Good Samaritans borrow unused school machines to 3D-print coronavirus masks, shields
Nationwide shortages of face masks, shields and personal protective equipment is inspiring an impressive response from locals working feverishly to purchase, repair, stitch and sew items to donate to healthcare and other frontline workers impacted by the novel coronavirus.
Now, some creative thinkers are putting technology to a humanitarian use, enlisting help from 3D printers in the creation of face masks, filters and shields that can be distributed to healthcare workers and other essential business employees.
Two local efforts are underway to 3D print protective gear using school printers that have lain dormant since area campuses closed in March during the pandemic.
La Cañada High School junior JT Salcido recently learned about the effort and wanted to join in. He contacted a physician at Keck Medicine of USC to determine the need and soon had a list of items to print.
There was just one problem — the 17-year-old didn’t own a 3D printer of his own. Undaunted, Salcido reached out to LCHS science teacher Ryan Hainey, who had a machine in his classroom.
“Within a few hours he got back to me and said, ‘I like your idea, but it’s school property,’” the teen recalled.
After some discussion, La Cañada High Principal Jim Cartnal sanctioned a temporary loan of two campus 3D printers and some printer filament. Salcido experimented with patterns and programs until he’d created a headband into which a clear, plastic visor could be snapped to form a face shield.
“Ever since Friday morning the printer’s been on,” the teen reported by phone Monday, the sounds of whirs and screeches audible in the background.
Each unit takes about an hour to print and roughly costs $1.50. To help pay for supplies, Salcido and mom Sandy Whitney started a campaign on GoFundMe, called “LCHS Cares: COVID-19 Relief.”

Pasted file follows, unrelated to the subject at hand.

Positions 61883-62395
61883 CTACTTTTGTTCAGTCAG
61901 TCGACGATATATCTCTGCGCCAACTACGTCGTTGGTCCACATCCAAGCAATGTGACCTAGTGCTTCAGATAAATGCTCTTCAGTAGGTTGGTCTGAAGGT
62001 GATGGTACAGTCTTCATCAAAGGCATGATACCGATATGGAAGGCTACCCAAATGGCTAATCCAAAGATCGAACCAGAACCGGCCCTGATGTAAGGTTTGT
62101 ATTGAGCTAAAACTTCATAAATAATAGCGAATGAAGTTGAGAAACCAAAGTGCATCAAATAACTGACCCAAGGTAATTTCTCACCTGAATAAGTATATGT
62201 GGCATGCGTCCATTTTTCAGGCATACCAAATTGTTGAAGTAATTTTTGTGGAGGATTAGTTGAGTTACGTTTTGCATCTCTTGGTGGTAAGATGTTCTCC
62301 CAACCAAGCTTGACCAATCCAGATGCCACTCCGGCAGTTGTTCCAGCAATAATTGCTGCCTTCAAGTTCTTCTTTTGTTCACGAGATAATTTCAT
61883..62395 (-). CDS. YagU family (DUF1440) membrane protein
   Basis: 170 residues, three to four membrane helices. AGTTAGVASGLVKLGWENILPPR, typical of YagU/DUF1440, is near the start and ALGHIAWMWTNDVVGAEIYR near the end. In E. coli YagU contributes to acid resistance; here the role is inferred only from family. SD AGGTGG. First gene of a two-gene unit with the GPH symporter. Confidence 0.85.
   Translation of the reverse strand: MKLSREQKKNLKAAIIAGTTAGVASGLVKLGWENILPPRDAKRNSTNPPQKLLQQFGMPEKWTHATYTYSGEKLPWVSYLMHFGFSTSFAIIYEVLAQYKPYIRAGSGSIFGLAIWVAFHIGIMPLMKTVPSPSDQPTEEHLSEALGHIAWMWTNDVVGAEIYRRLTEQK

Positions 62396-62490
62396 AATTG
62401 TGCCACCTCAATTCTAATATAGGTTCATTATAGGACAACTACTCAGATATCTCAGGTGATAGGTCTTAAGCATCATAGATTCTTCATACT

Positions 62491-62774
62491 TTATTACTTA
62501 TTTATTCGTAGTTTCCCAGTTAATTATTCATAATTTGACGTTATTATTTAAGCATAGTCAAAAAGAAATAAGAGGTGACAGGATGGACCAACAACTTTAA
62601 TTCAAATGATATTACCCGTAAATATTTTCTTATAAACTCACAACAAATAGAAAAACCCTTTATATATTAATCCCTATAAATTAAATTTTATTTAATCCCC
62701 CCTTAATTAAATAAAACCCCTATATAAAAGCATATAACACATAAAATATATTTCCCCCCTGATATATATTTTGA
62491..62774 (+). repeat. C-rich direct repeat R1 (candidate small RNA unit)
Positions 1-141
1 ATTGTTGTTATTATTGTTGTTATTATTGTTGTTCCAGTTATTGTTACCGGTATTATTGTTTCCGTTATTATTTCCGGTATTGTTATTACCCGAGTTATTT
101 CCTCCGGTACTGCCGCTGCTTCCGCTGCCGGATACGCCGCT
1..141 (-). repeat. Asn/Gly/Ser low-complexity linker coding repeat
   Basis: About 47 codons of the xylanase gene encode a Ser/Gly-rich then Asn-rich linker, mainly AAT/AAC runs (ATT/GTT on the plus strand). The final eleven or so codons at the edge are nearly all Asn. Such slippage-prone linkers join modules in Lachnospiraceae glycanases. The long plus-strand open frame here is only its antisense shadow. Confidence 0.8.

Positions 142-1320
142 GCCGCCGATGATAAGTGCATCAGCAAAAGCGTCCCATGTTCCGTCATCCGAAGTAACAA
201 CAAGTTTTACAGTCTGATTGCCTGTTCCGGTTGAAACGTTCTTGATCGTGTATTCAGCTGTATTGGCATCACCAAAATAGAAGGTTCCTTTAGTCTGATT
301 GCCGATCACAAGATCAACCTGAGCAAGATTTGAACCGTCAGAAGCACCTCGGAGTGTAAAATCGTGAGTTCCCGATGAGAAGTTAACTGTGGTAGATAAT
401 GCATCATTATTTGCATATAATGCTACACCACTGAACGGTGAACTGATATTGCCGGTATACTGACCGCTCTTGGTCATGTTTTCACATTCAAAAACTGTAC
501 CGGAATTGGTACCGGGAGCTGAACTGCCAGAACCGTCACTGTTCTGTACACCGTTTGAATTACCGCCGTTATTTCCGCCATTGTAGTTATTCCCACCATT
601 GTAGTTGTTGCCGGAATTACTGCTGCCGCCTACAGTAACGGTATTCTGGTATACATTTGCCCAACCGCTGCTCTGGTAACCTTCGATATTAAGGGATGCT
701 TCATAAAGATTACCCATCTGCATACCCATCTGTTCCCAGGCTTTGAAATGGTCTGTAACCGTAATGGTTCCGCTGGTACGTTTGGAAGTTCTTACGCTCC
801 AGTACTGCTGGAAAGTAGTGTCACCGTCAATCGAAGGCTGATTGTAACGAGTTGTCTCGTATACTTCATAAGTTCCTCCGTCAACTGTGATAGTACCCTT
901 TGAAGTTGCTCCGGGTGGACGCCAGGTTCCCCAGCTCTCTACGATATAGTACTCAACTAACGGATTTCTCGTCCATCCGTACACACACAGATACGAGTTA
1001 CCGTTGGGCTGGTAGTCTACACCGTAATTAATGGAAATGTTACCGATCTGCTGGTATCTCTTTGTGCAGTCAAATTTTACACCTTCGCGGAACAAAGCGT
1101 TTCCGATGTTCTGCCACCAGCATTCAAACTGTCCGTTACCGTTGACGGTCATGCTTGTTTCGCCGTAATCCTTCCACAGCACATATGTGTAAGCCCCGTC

Their initial goal was $1,100 but by Wednesday, 67 donors had raised nearly $3,700. That same day Salcido secured another two MakerBot 3D printers from the school and plans to ramp up production.
Cartnal said while school policy typically prohibits the use of school equipment for private purposes, Salcido’s request was anything but typical.
“When you have an opportunity to make a judgment call that materially helps people, you should,” he said. “The battle to fight the coronavirus is a call to arms on all of our parts — all the kids involved recognize their actions matter and are looking for ways to have their agency felt.”
A similar Good Samaritan effort is underway at Pasadena’s Maranatha High School, where faculty member Miguel Almena is using equipment from the campus’ Technology Integration Learning Environment Lab to print high-filtration masks for Kaiser Hospital in Downey.
Armed with print files and a plan, and able to work from home, Almena got administrative permission to print masks that can be sanitized and reused. He also ordered disposable hospital-grade filtration squares that can be inserted into each unit.
Now, Maranatha is encouraging others who may have access to their own 3D printers to visit sites like makethemasks.com to learn more about how to contribute to the cause.